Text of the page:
Timothy Mo’s novel Sour Sweet addresses the difficulties faced by the Chen family that moved to London in the 1960’s in search of a better life. In opposition to many other "first generation novels" however, the Chens are not all admiring immigrants who wish to blend in with their host country; on the contrary, they prefer a ghettoized life in the suburbs and see their new location simply as a temporary rest place. For the Chens and the Triad gang that threatens them the cosmopolitan city is a land of opportunity they can exploit through the commodification of their "superior" culture, making theirs an attempted "reverse colonization". This is accomplished through the preparation and presentation of food by means of which the English often approach the Chinese. At the same time however, in order to sell their food the Chens must adapt their dishes to their clients’ expectations and tastes. Moreover, although the "foreign devils" have not caused them any particular distress, the Chens still regard them with a stereotypical eye that resembles the one through which people like them are commonly viewed. Timothy Mo thus depicts the diaspora experience from an alternative and ironic point of view, that of a family committed to not coming to terms with their new condition unless compelled by the "yin yang" flow of contrasting yet complementary forces and elements that characterize everyday life. The present perusal into the development of the diaspora experience offered in Timothy Mo’s novel will be carried out by focusing on some of the main issues that divide and that unite Chinese immigrants with fellow countrymen as well as from and with their English "home away from home".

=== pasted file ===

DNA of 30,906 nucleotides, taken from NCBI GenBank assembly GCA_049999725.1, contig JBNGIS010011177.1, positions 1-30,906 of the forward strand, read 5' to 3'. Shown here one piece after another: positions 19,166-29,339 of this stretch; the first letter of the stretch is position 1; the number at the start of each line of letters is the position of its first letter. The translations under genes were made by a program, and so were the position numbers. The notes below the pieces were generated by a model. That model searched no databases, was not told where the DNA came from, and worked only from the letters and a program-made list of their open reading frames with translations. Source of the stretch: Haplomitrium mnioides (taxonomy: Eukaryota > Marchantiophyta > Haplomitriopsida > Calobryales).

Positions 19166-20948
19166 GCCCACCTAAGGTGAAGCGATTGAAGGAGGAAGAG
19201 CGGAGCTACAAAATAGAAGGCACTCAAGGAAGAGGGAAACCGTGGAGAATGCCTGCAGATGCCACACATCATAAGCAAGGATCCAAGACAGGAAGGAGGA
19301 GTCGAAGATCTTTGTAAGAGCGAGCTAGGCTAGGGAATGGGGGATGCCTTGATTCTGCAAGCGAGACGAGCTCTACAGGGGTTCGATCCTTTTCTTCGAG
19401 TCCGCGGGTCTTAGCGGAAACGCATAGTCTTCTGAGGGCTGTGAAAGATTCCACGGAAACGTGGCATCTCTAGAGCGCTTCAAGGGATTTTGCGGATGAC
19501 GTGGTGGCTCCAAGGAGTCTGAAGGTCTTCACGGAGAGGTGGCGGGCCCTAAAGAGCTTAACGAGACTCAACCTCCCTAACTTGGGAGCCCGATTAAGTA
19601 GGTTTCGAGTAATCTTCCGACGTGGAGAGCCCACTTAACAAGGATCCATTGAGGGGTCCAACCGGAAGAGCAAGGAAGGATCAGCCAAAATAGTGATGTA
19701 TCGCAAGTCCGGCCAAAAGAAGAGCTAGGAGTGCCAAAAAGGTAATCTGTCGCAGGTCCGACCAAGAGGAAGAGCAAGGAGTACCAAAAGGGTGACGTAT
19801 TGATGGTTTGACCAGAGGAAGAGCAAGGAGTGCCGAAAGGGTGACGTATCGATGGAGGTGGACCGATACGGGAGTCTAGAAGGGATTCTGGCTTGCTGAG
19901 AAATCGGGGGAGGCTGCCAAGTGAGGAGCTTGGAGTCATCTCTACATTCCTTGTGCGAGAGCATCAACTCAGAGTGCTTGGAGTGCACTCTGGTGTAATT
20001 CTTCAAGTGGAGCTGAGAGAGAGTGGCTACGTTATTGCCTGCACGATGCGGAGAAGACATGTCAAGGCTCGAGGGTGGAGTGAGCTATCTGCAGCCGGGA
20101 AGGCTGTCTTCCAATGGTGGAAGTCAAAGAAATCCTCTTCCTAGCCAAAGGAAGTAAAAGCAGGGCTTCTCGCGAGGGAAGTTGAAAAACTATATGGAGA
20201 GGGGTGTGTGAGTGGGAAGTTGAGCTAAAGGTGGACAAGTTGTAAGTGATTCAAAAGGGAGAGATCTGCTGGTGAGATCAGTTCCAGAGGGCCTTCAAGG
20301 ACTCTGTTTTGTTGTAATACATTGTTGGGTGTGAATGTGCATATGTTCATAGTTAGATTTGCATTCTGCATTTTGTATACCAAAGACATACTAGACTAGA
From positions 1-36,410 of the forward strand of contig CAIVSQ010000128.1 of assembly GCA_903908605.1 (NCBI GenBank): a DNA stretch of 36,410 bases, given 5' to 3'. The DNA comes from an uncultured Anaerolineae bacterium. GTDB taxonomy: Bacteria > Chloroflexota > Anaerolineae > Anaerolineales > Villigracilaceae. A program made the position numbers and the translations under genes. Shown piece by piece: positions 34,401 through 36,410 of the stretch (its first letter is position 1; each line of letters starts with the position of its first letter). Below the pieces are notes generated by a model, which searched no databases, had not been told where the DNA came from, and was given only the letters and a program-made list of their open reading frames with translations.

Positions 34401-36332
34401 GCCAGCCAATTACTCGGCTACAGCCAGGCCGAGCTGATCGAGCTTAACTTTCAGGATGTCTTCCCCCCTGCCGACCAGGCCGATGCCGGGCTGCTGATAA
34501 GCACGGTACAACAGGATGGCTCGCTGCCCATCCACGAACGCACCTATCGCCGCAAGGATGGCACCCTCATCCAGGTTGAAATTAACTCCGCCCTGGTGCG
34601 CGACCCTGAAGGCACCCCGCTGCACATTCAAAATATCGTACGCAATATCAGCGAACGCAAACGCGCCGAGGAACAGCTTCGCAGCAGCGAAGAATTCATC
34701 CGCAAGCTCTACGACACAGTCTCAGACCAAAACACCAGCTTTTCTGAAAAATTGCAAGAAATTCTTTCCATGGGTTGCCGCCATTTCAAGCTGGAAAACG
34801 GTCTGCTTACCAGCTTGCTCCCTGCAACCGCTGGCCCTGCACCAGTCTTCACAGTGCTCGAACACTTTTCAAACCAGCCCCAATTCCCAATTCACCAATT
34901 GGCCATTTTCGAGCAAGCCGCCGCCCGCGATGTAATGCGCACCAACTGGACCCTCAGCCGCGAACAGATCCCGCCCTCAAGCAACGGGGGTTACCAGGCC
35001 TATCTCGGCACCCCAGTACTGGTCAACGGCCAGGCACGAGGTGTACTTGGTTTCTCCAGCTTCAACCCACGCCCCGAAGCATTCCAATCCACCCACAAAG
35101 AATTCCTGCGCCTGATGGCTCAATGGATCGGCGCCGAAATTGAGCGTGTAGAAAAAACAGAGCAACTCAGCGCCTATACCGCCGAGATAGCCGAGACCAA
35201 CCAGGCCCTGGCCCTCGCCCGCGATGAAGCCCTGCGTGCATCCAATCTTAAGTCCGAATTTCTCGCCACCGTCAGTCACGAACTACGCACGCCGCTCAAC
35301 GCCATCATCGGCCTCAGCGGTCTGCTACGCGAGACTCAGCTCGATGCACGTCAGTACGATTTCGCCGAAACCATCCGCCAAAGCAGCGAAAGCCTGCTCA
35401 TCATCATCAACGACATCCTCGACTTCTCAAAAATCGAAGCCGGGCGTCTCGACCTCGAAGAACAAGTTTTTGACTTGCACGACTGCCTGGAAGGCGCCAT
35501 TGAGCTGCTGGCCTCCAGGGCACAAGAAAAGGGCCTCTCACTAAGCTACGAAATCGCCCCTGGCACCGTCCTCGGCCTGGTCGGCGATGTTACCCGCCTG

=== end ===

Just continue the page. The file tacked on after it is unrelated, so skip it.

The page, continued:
Keywords: Timothy Mo, Sour Sweet, Chinese diaspora, immigration to London, Chinese mafia, food studies, multiculturalism.